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Gollnick finds her own angels at Abundant Living

By Mark Wineka
mwineka@salisburypost.com
SALISBURY – Back in July, I introduced you to Cherie Gollnick, the brave administrative assistant for Dr. Myron A. Goodman.
She quietly has been coping with various chemotherapy and radiation treatments for her stage 4 breast cancer. Excuse my subjective opinion here, but she’s a darling woman, imbued with grace and love for all and so appreciative of the prayers sent up for her by friends.
And complete strangers.
This is where the staff and participants at Abundant Living Adult Day Services come in. They read about Cherie and decided to make her their community project for August.
With the help of Assistant Activity Coordinator Robin Mashburn and other staff members, the older adults at Abundant Living chose Aug. 22 in particular, because it was designated on the calendar as “Be An Angel Day.”
So on homemade angels cut out by the staff, the Abundant Living folks wrote their messages of hope, encouragement and prayer to Gollnick – someone they didn’t actually know, yet a friend they realized needed their compassion.
At Abundant Living’s invitation Aug. 22, Cherie traveled to the adult day center for the participants and was presented with more than 50 angels.
“I got one from everyone here,” Gollnick said Wednesday when she returned to Abundant Living to see her new buddies. “It was totally unexpected, and it meant so much to me.”
Gollnick has taped the angels all over her house.
On that “Be an Angel Day” in August, Gollnick was able to give the adult day center participants some good news. An MRI just two days earlier showed her treatment was working. The tumors in her brain had disappeared and tumors in her lungs had shrunk to half the size they had been.
Her current treatment seems to be having some good effects.
“We were thrilled when she came in and said she had a good report,” Joy Verity said. “That was so thrilling to us. That blessed us all. We were so happy.”
On her return to Abundant Living Wednesday, Cherie met again with Verity, Joe Davis, Alice Linker, Brown Overcash, Hazel Craddock, John Harp and Mabel Beam.
Mashburn said the participants liked that their angels allowed them to write encouraging words to Cherie, “and let her know she is an encouragement to us, that she keeps going on like a Timex watch.”
Linker added, “We wanted her to know she’s a blessing for us.”
The Abundant Living participants enjoy doing community projects every month, and it fits in with this year’s theme of National Adult Services Week, which is “Care, Compassion and Community.”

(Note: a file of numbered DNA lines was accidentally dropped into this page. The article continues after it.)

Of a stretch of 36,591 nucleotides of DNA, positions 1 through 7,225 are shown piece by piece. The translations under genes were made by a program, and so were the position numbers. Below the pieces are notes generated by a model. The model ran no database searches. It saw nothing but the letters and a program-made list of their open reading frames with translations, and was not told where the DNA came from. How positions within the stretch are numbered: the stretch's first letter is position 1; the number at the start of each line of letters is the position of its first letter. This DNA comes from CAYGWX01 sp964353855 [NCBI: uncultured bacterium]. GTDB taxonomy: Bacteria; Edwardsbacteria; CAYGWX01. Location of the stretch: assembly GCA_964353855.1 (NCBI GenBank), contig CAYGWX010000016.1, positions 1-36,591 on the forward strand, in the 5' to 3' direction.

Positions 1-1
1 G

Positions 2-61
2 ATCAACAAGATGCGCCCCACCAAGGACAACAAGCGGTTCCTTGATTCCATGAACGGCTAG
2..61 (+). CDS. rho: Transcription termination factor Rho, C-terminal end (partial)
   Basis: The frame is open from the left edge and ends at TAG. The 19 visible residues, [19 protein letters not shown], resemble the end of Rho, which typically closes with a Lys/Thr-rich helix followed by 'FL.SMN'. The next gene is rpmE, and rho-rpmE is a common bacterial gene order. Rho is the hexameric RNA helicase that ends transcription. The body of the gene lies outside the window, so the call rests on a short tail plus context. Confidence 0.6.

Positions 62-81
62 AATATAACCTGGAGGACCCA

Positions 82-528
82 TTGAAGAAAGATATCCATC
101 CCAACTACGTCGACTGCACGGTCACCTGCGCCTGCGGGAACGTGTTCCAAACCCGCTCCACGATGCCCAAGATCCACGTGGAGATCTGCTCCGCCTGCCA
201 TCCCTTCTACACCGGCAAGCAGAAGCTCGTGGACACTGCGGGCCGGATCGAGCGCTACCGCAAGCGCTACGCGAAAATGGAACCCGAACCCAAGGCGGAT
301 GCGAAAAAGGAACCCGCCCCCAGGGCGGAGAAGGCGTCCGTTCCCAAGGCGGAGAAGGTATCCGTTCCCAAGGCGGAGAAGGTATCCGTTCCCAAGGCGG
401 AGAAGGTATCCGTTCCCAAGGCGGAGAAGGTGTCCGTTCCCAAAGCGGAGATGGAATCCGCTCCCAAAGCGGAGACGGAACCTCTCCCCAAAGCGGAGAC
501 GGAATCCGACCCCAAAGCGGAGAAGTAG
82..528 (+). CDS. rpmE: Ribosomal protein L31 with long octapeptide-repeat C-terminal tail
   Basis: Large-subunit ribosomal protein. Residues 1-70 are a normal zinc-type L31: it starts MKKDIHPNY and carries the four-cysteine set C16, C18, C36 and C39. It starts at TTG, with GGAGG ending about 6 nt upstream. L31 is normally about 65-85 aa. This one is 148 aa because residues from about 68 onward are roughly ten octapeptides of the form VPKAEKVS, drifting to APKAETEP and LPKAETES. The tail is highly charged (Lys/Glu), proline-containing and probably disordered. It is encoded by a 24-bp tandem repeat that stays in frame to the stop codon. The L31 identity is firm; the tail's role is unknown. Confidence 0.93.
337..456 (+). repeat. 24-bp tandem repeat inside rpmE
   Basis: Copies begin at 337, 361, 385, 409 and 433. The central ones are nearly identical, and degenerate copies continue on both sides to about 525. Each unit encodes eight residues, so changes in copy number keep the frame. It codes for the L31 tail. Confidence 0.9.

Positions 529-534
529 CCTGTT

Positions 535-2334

In July, Abundant Living participants and their families brought snacks to their center at 1416 S. Martin Luther King Jr. Ave. and prepared baskets that were placed in the surgical waiting room at Rowan Regional Medical Center.
In February, they made “Valentine critters” that were taped to every lunch for Meals on Wheels recipients. In another month, they collected things for care packages for American soldiers in the Middle East.
This month, they have been gathering school supplies for children. They also routinely make cards for former participants whose health may be keeping them away from the center.
It’s just their effort to stay connected and let their friends know they’re thinking of them.
Abundant Living is one of 5,000 adult day centers in the country. It offers a lot of things for participants: daily activities; quiet places for rest; breakfast, lunch and snacks; medication management; bathing services; beauty and barber shops; and friendships.
Executive Director Barbara Garwood noted in her current newsletter that nationwide more than 260,000 participants and family caregivers were receiving day center services in 2010 – an increase of 62 percent from 2002.
Adult day services allow frail elderly and disabled adults to stay in their homes, while receiving affordable care during the day. Meanwhile, they also benefit family caregivers by enabling them to stay in the workforce or obtain some necessary rest and support services.
But a great side benefit, as Gollnick will tell you, is the compassion the day center participants still have for others.
For several years, as she has battled the return of her breast cancer (first diagnosed in 2000), Gollnick has been determined to keep working at Goodman’s office near the hospital.
But she recently has made the difficult decision to leave her job and all her work-related friends, so she can spend more time with her family, which includes a 3-year-old grandson.
Her last day at the office will be Oct. 12.
“I feel about the same,” she reported Wednesday. “My energy level is extremely low. But physically, I don’t feel bad.”
Her current treatment has her on a two-weeks-on, one-week-off schedule.
“There are things I’d like to do,” Gollnick said of the future. “And maybe I’ll want to stay home and do nothing.”
But one thing’s for sure: She’ll always have friends such as the people at Abundant Living.
“I’ve been blessed,” Cherie said.
Contact Mark Wineka at 704-797-4263,or mwineka@salisburypost.com.

Portrait exhibit opens tonight
Event: Opening reception
For: Faces of Abundant Living Portrait Exhibit
Where: Waterworks Visual Arts Center, 123 E. Liberty St.
When: 5-7 p.m. today

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